A Timeline of the George Floyd Protests: Latest Updates

After the death of George Floyd on Monday, protests and unrest have rocked Minneapolis. Demonstrators vandalized property and targeted police cars. The police have used tear gas and fired rubber bullets into crowds.

Elsewhere in the United States, demonstrators have also come out in force. In Detroit, the police said a man had been killed after someone opened fire into a crowd. In New York, demonstrations left people injured, and in Atlanta, protesters vandalized a CNN sign.

Here’s a timeline of the protests across the nation so far.

May 25

George Floyd, a 46-year-old African-American man in Minneapolis, died on Monday after being handcuffed and pinned to the ground by Derek Chauvin, a white police officer. Bystanders captured video of the officer behind a police car using his knee to pin down Mr. Floyd between his neck and head. Mr. Floyd repeatedly said, “I can’t breathe.”

The next day, the video was widely shared on social media and ultimately became a driving force for protests in Minneapolis.

That night, hundreds of protesters flooded into the Minneapolis streets. Some demonstrators vandalized police vehicles with graffiti and targeted the precinct house where the four officers had been assigned, John Elder, a police spokesman, said.

Protests also occurred in the city in the subsequent days. Officers used tear gas and fired rubber bullets into crowds. Some businesses, including restaurants and an auto-parts store, were set on fire. Videos shared on social media captured people taking items out of stores that had been damaged.

Demonstrators in other cities began organizing. In Memphis, a protest over the deaths of George Floyd, Breonna Taylor in Louisville, Ky., and Ahmaud Arbery in Brunswick, Ga., led the police to temporarily shut down a portion of a street.

In Los Angeles, hundreds of protesters converged in the city’s downtown area to march around the Civic Center. A group of demonstrators broke off from the march and blocked the Route 101 freeway.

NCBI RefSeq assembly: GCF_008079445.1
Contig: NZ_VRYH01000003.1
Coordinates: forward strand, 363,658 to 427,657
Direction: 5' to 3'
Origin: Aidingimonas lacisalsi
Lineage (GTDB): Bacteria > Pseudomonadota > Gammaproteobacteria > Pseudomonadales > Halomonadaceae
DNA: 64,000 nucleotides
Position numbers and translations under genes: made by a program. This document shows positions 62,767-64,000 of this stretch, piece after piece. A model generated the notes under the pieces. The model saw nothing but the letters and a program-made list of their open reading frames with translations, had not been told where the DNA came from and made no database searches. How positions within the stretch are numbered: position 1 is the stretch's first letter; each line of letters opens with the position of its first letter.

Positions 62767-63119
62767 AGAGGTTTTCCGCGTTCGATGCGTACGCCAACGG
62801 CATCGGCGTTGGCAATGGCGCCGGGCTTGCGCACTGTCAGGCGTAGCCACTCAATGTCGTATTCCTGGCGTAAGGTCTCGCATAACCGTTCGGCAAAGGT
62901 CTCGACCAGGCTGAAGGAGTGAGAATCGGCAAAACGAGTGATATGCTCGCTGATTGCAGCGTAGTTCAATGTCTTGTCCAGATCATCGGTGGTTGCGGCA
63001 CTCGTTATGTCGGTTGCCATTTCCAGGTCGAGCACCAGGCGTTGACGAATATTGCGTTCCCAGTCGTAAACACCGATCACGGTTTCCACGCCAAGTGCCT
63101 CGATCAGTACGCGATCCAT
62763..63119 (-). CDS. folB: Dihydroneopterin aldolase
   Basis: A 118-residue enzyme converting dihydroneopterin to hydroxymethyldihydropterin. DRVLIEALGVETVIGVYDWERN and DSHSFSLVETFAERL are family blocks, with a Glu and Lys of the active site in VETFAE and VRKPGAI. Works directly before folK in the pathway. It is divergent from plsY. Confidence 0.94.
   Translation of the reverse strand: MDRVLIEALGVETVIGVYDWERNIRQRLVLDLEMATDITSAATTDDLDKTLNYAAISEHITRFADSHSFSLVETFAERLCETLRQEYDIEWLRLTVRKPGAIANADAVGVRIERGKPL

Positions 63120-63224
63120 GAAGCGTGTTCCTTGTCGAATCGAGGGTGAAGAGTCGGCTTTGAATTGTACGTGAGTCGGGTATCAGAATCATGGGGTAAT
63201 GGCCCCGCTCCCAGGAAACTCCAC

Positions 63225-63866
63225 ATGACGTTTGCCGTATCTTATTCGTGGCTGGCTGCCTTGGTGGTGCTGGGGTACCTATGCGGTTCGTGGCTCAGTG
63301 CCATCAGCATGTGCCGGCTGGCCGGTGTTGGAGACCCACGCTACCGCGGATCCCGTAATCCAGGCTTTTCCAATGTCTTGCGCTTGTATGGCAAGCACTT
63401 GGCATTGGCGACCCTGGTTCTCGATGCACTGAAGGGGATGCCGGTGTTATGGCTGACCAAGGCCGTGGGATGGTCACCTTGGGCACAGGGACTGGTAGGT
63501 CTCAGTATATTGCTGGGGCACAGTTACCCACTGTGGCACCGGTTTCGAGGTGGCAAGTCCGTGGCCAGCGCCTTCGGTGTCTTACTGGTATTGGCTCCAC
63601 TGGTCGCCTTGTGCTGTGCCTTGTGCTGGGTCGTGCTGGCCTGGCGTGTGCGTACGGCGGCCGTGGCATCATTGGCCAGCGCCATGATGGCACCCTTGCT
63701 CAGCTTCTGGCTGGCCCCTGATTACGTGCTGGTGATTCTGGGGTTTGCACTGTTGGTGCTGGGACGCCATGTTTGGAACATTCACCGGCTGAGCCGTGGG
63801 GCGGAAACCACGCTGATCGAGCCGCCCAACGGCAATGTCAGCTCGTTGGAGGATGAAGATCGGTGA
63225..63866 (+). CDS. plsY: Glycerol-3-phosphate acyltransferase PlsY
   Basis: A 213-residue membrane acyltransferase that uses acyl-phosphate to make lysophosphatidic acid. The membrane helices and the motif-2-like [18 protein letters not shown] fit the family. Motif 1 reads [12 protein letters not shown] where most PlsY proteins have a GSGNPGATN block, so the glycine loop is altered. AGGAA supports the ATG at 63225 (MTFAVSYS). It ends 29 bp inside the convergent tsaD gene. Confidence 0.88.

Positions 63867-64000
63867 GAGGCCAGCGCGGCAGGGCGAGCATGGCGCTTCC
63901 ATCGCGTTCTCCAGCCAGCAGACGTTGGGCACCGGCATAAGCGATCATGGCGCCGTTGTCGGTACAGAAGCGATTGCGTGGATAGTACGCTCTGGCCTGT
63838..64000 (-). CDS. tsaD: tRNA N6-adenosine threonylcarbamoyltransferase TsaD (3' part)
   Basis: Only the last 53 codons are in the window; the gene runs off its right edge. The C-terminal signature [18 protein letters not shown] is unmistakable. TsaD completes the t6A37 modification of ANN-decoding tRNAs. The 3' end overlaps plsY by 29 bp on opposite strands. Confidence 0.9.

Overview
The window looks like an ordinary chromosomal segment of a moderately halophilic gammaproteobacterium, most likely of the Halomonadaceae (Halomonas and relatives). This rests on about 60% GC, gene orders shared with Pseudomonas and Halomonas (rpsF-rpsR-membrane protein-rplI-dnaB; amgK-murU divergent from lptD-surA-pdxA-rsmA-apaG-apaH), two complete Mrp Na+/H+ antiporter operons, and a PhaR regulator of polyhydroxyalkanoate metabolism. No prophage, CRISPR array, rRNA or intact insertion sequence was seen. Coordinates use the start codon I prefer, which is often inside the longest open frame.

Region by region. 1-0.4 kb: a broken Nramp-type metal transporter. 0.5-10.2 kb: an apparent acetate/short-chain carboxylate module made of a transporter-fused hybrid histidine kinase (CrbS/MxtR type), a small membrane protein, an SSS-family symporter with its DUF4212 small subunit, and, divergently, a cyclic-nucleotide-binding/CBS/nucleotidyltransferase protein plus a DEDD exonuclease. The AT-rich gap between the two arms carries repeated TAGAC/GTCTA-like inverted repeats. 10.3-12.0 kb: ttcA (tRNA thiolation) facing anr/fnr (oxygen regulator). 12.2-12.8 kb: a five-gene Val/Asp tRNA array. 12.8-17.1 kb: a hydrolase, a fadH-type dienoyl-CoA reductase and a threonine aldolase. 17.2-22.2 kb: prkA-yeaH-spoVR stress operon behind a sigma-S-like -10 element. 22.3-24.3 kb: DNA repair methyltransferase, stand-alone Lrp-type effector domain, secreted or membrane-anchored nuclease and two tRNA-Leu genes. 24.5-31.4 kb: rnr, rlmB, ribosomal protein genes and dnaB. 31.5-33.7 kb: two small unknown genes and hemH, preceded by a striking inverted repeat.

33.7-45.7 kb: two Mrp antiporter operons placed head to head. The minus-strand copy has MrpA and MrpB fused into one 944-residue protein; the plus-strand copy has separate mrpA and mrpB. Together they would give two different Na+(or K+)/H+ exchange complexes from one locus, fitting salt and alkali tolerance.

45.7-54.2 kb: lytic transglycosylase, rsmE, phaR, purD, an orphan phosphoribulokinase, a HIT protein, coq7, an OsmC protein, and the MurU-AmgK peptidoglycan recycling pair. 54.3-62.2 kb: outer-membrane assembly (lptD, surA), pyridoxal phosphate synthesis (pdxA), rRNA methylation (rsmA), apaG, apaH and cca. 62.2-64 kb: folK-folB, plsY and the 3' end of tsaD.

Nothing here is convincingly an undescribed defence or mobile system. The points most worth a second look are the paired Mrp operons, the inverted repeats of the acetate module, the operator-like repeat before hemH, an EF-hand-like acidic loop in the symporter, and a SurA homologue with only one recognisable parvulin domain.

Gov. Tim Walz of Minnesota activated the National Guard on Thursday. The order came as the city asked for help after vandalism and fires broke out during demonstrations and as the Justice Department said a federal investigation into Mr. Floyd’s death was a top priority.

Mr. Walz later said that he had activated thousands of additional National Guard troops to send to Minneapolis but had declined the Army’s offer to deploy military police units.

“Let’s be very clear,” Mr. Walz said. “The situation in Minneapolis, is no longer, in any way, about the murder of George Floyd. It is about attacking civil society, instilling fear and disrupting our great cities.”

After two days of protests in Minneapolis, Mayor Jacob Frey on Twitter called for order and said there would be “an all-out effort to restore peace and security” in the city.

He pleaded with protesters to return to their homes. “We need to offer the radical love and compassion we all have in us,” he said. “We must restore peace so we can do this hard work together.”

President Trump delivered an ultimatum to Minneapolis protesters on Friday and suggested that the military could use armed force to suppress riots. On Twitter, Mr. Trump called the protesters “thugs” and said, “When the looting starts, the shooting starts.”

He also criticized the city’s Democratic mayor.

“I can’t stand back & watch this happen to a great American City,” Mr. Trump said. “A total lack of leadership. Either the very weak Radical Left Mayor, Jacob Frey, get his act together and bring the City under control, or I will send in the National Guard & get the job done right.”

In the nights that followed, more protests erupted across the country.

On Friday, hundreds of demonstrators poured into the streets near Atlanta’s Centennial Olympic Park, leaving behind smashed windows. Some climbed atop a large red CNN sign outside the media company’s headquarters and spray-painted messages on it.

That night, protesters also clashed with the police across Brooklyn and Lower Manhattan, leaving officers and demonstrators injured. Thousands marched in the demonstrations before splitting into smaller violent protests. Some people threw bottles and debris at officers, who responded with pepper spray and arrests.

In Washington, a crowd gathered outside the White House, prompting the Secret Service to temporarily lock down the building. In Detroit, a 19-year-old man was killed when someone opened fire into a crowd of demonstrators, the police said.

In Dallas, protesters and the police clashed during a demonstration blocks from City Hall. Officers responded with tear gas after protesters blocked the path of a police vehicle and banged on its hood.

And in Denver, according to a news broadcast, hundreds of protesters converged on Civic Center Park, waving signs and chanting as Sam Cooke’s “A Change Is Gonna Come” played.

After four nights of chaos in Minneapolis, Mr. Frey called on people to stay home. “What started as largely peaceful protests for George Floyd have turned to outright looting and domestic terrorism in our region,” he said on Twitter.

He said people who broke the 8 p.m. curfew would be helping those who use crowds to prey on Minneapolis.

“We are now confronting white supremacists, members of organized crime, out-of-state instigators, and possibly even foreign actors to destroy and destabilize our city and our region,” he said.

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